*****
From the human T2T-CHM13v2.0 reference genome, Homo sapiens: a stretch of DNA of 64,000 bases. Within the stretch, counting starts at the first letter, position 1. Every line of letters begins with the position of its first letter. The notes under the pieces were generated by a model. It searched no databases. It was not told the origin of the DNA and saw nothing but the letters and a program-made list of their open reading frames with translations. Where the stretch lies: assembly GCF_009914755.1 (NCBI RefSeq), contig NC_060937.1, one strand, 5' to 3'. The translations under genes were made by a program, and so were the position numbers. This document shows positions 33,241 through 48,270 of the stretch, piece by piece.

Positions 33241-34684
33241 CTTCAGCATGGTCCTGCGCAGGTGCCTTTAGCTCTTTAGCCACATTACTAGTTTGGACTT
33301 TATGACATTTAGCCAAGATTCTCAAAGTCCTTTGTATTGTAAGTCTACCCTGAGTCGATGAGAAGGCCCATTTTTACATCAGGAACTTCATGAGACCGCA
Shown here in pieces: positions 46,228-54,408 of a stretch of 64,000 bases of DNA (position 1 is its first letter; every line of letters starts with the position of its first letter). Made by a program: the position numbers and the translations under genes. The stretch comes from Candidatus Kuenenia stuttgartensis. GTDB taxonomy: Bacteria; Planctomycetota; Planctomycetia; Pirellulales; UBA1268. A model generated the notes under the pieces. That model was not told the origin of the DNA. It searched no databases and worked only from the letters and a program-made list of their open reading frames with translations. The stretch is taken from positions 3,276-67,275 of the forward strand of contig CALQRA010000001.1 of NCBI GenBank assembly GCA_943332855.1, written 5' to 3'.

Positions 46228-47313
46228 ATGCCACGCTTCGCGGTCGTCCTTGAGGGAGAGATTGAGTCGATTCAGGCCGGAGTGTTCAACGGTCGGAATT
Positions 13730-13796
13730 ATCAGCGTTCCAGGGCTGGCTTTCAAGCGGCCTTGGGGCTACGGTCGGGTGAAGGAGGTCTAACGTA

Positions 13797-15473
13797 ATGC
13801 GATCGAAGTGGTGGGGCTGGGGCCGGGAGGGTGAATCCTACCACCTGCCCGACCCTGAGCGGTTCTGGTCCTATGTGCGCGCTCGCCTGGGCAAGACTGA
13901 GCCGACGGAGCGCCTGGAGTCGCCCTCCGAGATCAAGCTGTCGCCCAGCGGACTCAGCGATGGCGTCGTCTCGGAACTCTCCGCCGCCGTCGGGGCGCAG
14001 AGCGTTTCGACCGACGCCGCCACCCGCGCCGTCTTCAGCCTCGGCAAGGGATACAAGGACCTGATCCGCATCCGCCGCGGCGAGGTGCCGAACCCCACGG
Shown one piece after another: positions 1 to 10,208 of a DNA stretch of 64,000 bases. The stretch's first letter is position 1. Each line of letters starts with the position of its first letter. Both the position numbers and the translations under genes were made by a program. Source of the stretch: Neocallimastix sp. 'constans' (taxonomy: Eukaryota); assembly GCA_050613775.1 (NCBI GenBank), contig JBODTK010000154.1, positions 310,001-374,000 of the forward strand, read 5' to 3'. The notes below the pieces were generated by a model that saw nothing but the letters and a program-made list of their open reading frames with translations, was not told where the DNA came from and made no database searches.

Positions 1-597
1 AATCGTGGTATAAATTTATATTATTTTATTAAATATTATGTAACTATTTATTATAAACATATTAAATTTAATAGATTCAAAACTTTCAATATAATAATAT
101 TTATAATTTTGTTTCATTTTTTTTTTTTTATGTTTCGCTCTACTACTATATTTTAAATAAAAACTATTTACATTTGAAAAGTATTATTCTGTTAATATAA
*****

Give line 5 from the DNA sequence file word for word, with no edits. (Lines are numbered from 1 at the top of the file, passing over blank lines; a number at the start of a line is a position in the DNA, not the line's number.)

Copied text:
Shown here in pieces: positions 46,228-54,408 of a stretch of 64,000 bases of DNA (position 1 is its first letter; every line of letters starts with the position of its first letter). Made by a program: the position numbers and the translations under genes. The stretch comes from Candidatus Kuenenia stuttgartensis. GTDB taxonomy: Bacteria; Planctomycetota; Planctomycetia; Pirellulales; UBA1268. A model generated the notes under the pieces. That model was not told the origin of the DNA. It searched no databases and worked only from the letters and a program-made list of their open reading frames with translations. The stretch is taken from positions 3,276-67,275 of the forward strand of contig CALQRA010000001.1 of NCBI GenBank assembly GCA_943332855.1, written 5' to 3'.